9
$\begingroup$

Why does the rational root theorem only work when the polynomial has integer coefficients?

$\endgroup$

closed as off-topic by Servaes, Lord Shark the Unknown, max_zorn, Chinnapparaj R, Brahadeesh Nov 29 '18 at 7:50

This question appears to be off-topic. The users who voted to close gave this specific reason:

  • "This question is missing context or other details: Please improve the question by providing additional context, which ideally includes your thoughts on the problem and any attempts you have made to solve it. This information helps others identify where you have difficulties and helps them write answers appropriate to your experience level." – Servaes, max_zorn, Chinnapparaj R, Brahadeesh
If this question can be reworded to fit the rules in the help center, please edit the question.

  • $\begingroup$ what would you prefer? $\endgroup$ – Will Jagy Jan 31 '14 at 3:12
  • $\begingroup$ The theorem refers to the numerator and denominator of a possible rational root, saying these divide the constant term and leading term. If you allow noninteger coefficients, at least the constant term and lead term would have to be integers, or it wouldn't make sense to look for numerator and denominator being divisors of them. Also maybe one could cook one up with a rational root, where it violates the root theorem, if one is allowed to have intermediate noninteger coefficients. $\endgroup$ – coffeemath Jan 31 '14 at 3:13
  • $\begingroup$ Like $p(x) = x^3 - (1 + 2 \sqrt 2) x^2 + (2 + 2 \sqrt 2) x - 2 = (x - \sqrt 2)^2(x - 1)$ is not a polynomial with integer coefficients but has rational roots as described by the rational root theorem. $\endgroup$ – Neil W Jan 31 '14 at 3:33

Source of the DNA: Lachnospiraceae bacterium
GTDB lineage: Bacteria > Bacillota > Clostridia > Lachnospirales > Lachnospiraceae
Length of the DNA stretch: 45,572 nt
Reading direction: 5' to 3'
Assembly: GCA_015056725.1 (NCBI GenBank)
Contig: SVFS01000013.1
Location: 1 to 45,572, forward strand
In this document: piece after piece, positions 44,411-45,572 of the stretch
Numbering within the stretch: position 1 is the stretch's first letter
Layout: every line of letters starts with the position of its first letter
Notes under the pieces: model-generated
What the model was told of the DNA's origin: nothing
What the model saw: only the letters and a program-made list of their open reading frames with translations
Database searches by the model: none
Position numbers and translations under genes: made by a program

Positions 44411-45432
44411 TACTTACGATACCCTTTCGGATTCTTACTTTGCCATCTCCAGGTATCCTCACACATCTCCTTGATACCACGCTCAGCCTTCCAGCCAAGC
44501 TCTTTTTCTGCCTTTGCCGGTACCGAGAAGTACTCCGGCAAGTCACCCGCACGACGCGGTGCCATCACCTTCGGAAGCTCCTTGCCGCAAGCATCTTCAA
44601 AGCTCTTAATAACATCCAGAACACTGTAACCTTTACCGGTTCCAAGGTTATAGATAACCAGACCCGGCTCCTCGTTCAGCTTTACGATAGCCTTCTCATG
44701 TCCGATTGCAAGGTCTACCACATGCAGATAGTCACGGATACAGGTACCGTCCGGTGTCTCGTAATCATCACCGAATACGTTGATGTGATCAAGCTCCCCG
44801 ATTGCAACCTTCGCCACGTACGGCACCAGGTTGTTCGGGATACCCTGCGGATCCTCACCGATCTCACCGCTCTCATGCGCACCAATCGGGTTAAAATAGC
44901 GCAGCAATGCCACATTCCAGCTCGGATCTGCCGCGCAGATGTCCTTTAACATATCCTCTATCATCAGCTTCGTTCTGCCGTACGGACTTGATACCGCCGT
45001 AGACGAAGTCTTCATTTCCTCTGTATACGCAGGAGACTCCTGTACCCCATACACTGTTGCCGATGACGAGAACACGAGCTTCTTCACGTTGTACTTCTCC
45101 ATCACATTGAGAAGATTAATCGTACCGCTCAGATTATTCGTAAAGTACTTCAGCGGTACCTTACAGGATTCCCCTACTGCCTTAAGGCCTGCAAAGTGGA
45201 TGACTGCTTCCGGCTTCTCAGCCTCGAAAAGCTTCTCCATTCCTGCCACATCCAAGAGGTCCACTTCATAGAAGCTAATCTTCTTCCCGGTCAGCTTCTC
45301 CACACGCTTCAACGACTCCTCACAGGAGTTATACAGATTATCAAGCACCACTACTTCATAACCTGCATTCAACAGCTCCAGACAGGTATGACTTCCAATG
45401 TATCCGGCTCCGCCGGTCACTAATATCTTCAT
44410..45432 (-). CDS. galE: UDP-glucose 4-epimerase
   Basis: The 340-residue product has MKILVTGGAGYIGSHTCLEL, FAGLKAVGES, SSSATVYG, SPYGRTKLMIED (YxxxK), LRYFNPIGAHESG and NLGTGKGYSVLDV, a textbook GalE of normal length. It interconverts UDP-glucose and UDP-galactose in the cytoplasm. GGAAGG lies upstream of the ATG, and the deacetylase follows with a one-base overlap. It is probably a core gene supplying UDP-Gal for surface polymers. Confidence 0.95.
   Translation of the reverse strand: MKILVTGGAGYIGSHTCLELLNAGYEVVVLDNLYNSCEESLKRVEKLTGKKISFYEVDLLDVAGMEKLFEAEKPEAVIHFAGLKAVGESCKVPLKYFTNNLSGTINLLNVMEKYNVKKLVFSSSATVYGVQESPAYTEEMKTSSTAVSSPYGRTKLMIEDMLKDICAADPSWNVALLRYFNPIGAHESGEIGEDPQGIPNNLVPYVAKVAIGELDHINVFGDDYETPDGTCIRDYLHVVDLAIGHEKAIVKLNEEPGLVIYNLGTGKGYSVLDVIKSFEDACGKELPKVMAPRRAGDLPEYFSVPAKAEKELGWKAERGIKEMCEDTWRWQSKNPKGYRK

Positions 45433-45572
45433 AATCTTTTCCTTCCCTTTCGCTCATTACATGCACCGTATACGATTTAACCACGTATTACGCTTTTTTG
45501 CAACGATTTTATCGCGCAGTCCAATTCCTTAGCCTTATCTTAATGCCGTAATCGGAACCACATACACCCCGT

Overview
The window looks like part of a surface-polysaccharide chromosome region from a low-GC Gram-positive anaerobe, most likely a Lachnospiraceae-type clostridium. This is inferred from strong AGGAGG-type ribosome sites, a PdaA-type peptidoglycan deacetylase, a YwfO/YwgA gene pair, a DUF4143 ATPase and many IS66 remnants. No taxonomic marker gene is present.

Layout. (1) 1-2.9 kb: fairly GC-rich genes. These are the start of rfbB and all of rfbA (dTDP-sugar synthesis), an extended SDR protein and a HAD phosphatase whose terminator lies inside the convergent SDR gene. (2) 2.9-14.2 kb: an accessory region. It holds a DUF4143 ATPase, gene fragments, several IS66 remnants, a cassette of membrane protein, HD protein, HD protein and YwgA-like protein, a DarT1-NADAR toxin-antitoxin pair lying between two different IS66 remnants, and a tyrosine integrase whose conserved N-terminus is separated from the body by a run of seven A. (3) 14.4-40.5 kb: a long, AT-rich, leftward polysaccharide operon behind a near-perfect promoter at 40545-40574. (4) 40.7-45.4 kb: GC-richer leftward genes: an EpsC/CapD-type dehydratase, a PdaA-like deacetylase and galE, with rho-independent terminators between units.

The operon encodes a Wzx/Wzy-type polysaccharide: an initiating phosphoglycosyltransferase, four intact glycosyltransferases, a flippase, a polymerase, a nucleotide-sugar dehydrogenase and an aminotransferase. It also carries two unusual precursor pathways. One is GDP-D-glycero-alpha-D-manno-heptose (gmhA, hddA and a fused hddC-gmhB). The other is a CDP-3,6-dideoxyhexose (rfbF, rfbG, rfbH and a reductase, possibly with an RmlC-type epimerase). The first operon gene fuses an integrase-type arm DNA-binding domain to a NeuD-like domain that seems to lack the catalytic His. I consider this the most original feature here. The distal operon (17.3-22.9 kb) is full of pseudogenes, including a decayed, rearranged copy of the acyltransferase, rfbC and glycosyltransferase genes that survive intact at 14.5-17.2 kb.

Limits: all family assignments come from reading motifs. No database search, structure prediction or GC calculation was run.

• 1
    $\begingroup$ Cause divisibility only makes sense in integers $\endgroup$ – kingW3 Mar 2 '15 at 16:09
11
$\begingroup$

The Rational Root Test proof depends crucially on the polynomial coefficients being integers. Let's recall it. Suppose $f(x)\in\Bbb Z[x]\,$ has a rational root $\,a/b,\,$ wlog reduced, i.e. $\,\color{#0a0}{\gcd(a,b)=1}.$

$$0 = f(a/b)\ \Rightarrow\ 0 = b^n f(a/b)\ =\, f_n a^n\! + f_{n-1} a^{n-1}b+\cdots+f_1 ab^{n-1}\! + f_0 b^n\quad$$

Therefore $\,\ (\overbrace{f_{n} a^{n-1}+f_{n-1}a^{n-2}b+\cdots+f_1 b^{n-1}}^{\large{\rm an\ integer,\ since}\,\ \color{#c00}{f_i\ {\rm are\ integers}}})\,a\,=\, -f_0 b^n,\ $ thus $\ a\mid b^n f_0\,\color{#0a0}{\Rightarrow}\, a\mid f_0,\ $ since $\,\color{#0a0}{\gcd(a,b)=1},\,\ a\mid bc\,\Rightarrow\,a\mid c,\,$ by Euclid's Lemma, so, by induction, $\,a\mid b^nc\,\color{#0a0}{\Rightarrow}\,a\mid c.$

Notice how the above proof depends crucially on the polynomial coefficients $\,\color{#c00}{f_i\,\ \rm being\ integers},\,$ which implies that the overbraced term is an integer and, hence, that $\,a\mid b^n f_0.\,$ Exactly the same applies to the reversed case, which deduces, symmetrically that $\, b\mid a^n f_n\,\Rightarrow\,b\mid f_n\ $ [or use $\ b^n f(a/b) = f_na^n + ab (\ldots) + f_0 b^n\,$ for $\,(\ldots) \in \Bbb Z\,$]

Besides identifying where the proof breaks down, there are obvious counterexamples, e.g. $\,x-a/b\,$ has a root $\,a/b\,$ that need not be an integer. Less trivial are quadratic examples

$\quad (x-a/b)\,(x-b/a)\, =\, x^2-(a/b+b/a)\,x + 1\,$ has a root $\,a/b\,$ that need not be $\,\pm1$.

$\endgroup$
  • 4
    $\begingroup$ I love the color usage $\endgroup$ – qwr Jan 31 '14 at 4:13
  • $\begingroup$ See also this proof which trades off the induction in Euclid's Lemma for induction on degree of the polynomial. $\endgroup$ – Bill Dubuque Mar 20 '15 at 0:44
  • $\begingroup$ See also this proof, which simplifies the above proof by using modular fractions. $\endgroup$ – Bill Dubuque Jul 12 '16 at 20:03
3
$\begingroup$

If the coefficients are rational, you can multiply the polynomial by the least common denominator to get a second polynomial in integer coefficients that has the same zeroes. Rational root theorem applies.

If the coefficients are irrational numbers, all bets are off.

$\endgroup$

Not the answer you're looking for? Browse other questions tagged or ask your own question.